This time of year means different things, depending on the person and their situation. My family focused on the religious aspect growing up. My parents wanted my sister and me to concentrate on Christmas Mass, and so we opened gifts Christmas Eve.
Later, with my own family, we changed that tradition to Midnight Mass Christmas Eve and opened presents on Christmas Day.
In later years, after the loss of my husband and with both sons out on their own, my daughter and I struggled to keep traditions. They brought a mixed set of emotions. The first year after my husband passed away, I waited too long to buy a tree. Not a single lot had a tree I could afford. I brought three accent trees home from the flower shop. They weren’t Christmas trees, more of a bonsai Sequoia. We laughed every time we looked at them, turning our melancholy joyful.
After my daughter married and left home, Christmas became another holiday to endure with memories of what was. After my husband’s passing, we stopped the big family gatherings, the gift giving, and almost all the traditions. They were too painful those first few years.
I eventually remarried. My daughter and sons had families of their own and their own traditions. We still yearn for those remarkable Christmases of the past, those big joyous celebrations with twenty people for dinner, a whole department store wrapped under the tree, grandparents drinking coffee and watching the kids with their presents. Perhaps my children can recapture some of that with their families.
My holidays are much quieter, simpler, particularly Christmas. We exchange phone calls rather than gifts. I spend more time reflecting, meditating, praying. I am thankful for my husband and our quiet celebrations. Life changes and moves on.
My husband and I will share dinner with close friends and their family rather than try a large gathering with my family since snowy, icy roads, and long distances, prevent travel at Christmas. We did manage to all gather in my hometown this past Thanksgiving for the first time in ten years. With luck, it won’t be ten years before the next gathering, holiday or not.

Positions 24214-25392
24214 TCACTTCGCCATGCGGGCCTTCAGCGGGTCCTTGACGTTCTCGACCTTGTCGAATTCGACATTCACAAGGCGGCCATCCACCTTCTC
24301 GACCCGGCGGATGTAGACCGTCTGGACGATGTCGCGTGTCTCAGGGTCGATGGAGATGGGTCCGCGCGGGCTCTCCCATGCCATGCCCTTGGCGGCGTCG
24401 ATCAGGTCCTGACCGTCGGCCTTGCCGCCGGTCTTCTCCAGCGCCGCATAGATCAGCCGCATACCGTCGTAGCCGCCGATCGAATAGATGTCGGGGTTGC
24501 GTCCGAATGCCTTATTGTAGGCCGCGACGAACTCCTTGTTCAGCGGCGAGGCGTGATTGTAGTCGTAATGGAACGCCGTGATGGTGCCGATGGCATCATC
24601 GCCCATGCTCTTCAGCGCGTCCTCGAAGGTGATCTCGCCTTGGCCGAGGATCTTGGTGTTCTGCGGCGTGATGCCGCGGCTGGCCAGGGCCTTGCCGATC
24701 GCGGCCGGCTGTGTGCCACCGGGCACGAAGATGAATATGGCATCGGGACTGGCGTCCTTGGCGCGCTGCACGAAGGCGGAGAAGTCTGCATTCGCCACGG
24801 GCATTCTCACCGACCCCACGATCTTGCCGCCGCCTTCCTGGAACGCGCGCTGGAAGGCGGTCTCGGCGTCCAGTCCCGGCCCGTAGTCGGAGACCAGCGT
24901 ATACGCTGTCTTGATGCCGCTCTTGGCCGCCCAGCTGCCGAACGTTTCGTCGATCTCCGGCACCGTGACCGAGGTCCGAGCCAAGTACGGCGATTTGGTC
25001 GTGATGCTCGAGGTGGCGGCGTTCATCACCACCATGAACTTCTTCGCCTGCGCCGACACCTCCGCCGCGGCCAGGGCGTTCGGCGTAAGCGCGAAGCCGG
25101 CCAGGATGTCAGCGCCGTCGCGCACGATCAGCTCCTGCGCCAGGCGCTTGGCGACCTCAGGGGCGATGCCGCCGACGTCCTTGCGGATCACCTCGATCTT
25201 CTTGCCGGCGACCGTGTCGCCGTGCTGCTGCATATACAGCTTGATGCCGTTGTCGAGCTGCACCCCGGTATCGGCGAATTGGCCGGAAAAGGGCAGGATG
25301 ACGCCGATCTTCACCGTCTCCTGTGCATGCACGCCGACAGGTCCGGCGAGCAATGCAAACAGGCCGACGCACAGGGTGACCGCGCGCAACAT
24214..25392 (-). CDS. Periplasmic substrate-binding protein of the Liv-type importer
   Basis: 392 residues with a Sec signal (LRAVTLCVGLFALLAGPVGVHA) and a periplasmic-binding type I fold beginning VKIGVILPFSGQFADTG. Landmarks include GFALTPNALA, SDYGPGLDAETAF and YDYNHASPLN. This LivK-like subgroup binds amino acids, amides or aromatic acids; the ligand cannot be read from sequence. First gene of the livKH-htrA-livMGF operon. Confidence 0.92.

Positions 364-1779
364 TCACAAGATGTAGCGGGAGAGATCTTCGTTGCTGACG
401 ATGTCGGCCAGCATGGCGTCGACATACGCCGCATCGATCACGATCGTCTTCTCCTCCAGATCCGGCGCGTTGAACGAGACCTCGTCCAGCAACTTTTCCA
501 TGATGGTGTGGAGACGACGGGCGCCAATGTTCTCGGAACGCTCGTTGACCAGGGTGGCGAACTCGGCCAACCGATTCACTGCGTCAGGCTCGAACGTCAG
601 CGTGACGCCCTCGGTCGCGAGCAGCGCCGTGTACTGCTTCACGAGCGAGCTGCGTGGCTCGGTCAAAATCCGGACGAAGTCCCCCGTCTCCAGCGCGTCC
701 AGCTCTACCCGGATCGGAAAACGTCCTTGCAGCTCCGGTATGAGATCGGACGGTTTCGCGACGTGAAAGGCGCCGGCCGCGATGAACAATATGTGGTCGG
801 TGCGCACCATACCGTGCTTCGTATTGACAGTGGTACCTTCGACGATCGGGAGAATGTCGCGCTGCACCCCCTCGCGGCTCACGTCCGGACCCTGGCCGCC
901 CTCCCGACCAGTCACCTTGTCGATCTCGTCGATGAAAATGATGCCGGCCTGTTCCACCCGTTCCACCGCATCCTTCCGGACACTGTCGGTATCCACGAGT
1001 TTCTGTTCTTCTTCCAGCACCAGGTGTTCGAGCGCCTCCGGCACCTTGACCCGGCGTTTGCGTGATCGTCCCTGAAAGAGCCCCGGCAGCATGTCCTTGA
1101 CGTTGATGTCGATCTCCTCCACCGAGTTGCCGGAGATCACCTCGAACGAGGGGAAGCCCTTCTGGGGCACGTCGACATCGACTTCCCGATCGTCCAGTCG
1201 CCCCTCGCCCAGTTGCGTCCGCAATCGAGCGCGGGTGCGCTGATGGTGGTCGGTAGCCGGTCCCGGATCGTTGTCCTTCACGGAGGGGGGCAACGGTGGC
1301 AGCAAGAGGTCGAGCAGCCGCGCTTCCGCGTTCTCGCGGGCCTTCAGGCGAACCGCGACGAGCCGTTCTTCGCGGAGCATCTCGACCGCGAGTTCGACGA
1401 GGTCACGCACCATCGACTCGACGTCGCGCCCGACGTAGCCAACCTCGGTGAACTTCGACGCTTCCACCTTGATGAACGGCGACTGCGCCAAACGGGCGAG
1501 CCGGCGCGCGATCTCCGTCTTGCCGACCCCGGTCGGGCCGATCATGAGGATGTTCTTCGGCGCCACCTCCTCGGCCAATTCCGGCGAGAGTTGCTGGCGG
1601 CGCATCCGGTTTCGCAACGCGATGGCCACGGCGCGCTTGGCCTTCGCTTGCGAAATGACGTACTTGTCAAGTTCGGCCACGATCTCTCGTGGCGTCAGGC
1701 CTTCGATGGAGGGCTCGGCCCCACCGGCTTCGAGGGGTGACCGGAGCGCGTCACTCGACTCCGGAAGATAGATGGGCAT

I am acutely aware of how precious those times are. My parents won’t be with us much longer. My dad is eighty-seven, and my mother is eighty-two. My children are in their middle ages, and I’m counting decades I thought were a lot further away.
However, putting those thoughts aside, at the moment, snow is falling outside, covering everything in white. The fire is on, Christmas Carols are playing, a cup of coffee sets on the table next to me. My husband and I will put up our tree this afternoon even though no one will see it except us. We plan on a special Christmas Eve dinner for the two of us. I’ll attend Mass Christmas day alone. There will be the phone calls, the good wishes, and photos.
Melancholy doesn’t rule the season even though it does promote reminiscing. Contentment is the word I would choose, a slowing down from the hectic former years, a quiet time for reflection and praise-giving for past blessings, current blessings, and future blessings.
I hope your season is filled with peace and joy however you spend the holidays. If you are alone, my prayers are with you. Remember, we are never really alone. God is there in every situation, every season, every holiday.